AuthorKeepin, William North.
KeywordsLarge scale systems -- Mathematical models.
Differential equations -- Numerical solutions.
AdvisorHetrick, David L.
MetadataShow full item record
PublisherThe University of Arizona.
RightsCopyright © is held by the author. Digital access to this material is made possible by the University Libraries, University of Arizona. Further transmission, reproduction or presentation (such as public display or performance) of protected items is prohibited except with permission of the author.
AbstractSimulation of large physical systems often leads to initial value problems in which some of the solution components contain high frequency oscillations and/or fast transients, while the remaining solution components are relatively slowly varying. Such a system is referred to as two-time-scale (TTS), which is a partial generalization of the concept of stiffness. When using conventional numerical techniques for integration of TTS systems, the rapidly varying components dictate the use of small stepsizes, with the result that the slowly varying components are integrated very inefficiently. This could mean that the computer time required for integration is excessive. To overcome this difficulty, the system is partitioned into "fast" and "slow" subsystems, containing the rapidly and slowly varying components of the solution respectively. Integration is then performed using small stepsizes for the fast subsystem and relatively large stepsizes for the slow subsystem. This is referred to as multirate integration, and it can lead to substantial savings in computer time required for integration of large systems having relatively few fast solution components. This study is devoted to multirate integration of TTS initial value problems which are partitioned into fast and slow subsystems. Techniques for partitioning are not considered here. Multirate integration algorithms based on explicit Runge-Kutta (RK) methods are developed. Such algorithms require a means for communication between the subsystems. Internally embedded RK methods are introduced to aid in computing interpolated values of the slow variables, which are supplied to the fast subsystem. The use of averaging in the fast subsystem is discussed in connection with communication from the fast to the slow subsystem. Theoretical support for this is presented in a special case. A proof of convergence is given for a multirate algorithm based on Euler's method. Absolute stability of this algorithm is also discussed. Four multirate integration routines are presented. Two of these are based on a fixed-step fourth order RK method, and one is based on the variable step Runge-Kutta-Merson scheme. The performance of these routines is compared to that of several other integration schemes, including Gear's method and Hindmarsh's EPISODE package. For this purpose, both linear and nonlinear examples are presented. It is found that multirate techniques show promise for linear systems having eigenvalues near the imaginary axis. Such systems are known to present difficulty for Gear's method and EPISODE. A nonlinear TTS model of an autopilot is presented. The variable step multirate routine is found to be substantially more efficient for this example than any other method tested. Preliminary results are also included for a pressurized water reactor model. Indications are that multirate techniques may prove fruitful for this model. Lastly, an investigation of the effects of the step-size ratio (between subsystems) is included. In addition, several suggestions for further work are given, including the possibility of using multistep methods for integration of the slow subsystem.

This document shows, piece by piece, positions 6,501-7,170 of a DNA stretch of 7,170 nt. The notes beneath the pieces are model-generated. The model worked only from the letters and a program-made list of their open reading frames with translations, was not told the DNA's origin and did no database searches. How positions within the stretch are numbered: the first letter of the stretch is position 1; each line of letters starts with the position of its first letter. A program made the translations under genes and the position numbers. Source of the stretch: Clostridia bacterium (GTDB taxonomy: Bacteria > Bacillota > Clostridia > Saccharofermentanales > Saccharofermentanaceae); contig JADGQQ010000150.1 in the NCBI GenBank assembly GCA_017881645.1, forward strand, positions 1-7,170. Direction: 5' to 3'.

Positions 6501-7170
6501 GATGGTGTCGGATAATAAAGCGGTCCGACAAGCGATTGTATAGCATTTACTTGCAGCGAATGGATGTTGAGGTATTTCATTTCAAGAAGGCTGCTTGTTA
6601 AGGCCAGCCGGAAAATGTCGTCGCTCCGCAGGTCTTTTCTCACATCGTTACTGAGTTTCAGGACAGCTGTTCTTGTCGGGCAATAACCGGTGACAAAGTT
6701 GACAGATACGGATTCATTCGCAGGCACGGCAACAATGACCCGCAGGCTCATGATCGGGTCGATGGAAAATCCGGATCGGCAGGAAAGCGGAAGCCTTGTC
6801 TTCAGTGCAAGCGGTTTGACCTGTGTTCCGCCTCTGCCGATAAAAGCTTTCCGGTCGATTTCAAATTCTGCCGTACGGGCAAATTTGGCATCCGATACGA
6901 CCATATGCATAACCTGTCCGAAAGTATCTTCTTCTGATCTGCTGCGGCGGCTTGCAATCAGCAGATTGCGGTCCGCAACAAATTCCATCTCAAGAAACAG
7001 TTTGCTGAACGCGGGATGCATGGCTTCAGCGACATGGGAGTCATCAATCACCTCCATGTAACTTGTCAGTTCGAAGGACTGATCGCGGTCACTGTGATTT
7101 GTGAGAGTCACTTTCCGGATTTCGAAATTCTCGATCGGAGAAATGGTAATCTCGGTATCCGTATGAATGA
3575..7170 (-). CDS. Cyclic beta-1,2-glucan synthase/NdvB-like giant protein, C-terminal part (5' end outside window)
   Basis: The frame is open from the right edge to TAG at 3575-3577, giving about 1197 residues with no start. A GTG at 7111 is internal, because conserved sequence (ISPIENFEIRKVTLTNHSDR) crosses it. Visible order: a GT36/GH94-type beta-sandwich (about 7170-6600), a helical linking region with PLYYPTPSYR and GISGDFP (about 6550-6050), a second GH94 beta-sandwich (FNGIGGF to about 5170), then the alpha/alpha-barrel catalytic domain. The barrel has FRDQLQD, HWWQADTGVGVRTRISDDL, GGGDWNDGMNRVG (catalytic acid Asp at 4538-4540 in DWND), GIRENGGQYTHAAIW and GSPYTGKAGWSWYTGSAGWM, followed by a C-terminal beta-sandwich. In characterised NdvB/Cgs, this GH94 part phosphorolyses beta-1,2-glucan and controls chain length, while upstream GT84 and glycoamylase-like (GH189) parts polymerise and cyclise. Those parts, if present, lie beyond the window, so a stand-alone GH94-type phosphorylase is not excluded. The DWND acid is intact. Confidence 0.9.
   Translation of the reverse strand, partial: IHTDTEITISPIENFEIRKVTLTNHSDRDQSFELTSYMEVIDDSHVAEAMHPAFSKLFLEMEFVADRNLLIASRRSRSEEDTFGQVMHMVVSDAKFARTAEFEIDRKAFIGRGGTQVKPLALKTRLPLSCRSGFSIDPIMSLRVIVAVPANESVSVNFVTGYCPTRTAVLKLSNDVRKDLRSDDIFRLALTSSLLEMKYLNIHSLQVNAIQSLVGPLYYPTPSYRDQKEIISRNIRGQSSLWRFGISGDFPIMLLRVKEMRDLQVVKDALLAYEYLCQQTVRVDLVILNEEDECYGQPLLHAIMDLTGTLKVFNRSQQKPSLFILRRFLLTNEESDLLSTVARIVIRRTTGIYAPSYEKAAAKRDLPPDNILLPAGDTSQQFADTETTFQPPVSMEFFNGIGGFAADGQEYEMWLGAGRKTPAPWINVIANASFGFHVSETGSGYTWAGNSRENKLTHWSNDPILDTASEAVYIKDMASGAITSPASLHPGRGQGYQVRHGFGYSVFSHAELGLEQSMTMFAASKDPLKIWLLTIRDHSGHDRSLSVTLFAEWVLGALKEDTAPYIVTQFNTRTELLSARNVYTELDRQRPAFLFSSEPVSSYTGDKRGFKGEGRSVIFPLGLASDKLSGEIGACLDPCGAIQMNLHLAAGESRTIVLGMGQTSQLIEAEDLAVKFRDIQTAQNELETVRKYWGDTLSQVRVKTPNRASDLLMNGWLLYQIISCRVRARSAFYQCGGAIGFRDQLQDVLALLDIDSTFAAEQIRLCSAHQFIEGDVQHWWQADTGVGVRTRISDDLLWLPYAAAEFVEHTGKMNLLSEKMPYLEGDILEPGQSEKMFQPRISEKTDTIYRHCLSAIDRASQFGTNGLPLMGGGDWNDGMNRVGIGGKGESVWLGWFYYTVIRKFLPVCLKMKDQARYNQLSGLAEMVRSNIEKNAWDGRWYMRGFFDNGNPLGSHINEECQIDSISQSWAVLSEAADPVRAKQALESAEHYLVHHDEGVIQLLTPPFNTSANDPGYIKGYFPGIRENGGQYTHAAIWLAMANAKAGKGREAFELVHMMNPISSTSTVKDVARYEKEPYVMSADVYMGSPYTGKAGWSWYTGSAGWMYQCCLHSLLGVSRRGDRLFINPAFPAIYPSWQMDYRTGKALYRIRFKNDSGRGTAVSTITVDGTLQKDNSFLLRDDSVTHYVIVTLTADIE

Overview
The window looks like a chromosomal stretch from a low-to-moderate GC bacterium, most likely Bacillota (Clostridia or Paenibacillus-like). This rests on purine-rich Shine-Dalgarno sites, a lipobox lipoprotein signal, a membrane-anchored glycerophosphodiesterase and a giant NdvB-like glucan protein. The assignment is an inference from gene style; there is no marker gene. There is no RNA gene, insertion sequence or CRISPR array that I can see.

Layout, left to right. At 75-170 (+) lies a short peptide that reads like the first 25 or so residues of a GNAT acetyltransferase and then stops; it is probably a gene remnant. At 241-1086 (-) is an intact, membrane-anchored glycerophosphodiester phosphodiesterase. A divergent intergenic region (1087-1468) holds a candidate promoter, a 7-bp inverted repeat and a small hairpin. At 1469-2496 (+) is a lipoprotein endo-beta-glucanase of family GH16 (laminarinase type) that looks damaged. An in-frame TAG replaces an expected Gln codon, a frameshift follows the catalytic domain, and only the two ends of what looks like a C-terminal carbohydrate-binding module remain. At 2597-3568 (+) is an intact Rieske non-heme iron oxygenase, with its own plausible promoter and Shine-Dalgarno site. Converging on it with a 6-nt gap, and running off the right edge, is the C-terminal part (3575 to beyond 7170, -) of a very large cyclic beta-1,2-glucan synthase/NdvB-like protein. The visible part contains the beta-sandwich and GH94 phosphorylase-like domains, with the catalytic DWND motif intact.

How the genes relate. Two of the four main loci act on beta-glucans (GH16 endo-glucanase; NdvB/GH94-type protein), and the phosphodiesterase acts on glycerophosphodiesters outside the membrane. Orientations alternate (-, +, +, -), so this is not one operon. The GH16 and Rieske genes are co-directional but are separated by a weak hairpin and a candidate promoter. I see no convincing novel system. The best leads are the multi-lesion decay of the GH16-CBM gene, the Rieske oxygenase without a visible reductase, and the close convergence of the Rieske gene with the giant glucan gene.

Degree ProgramGraduate College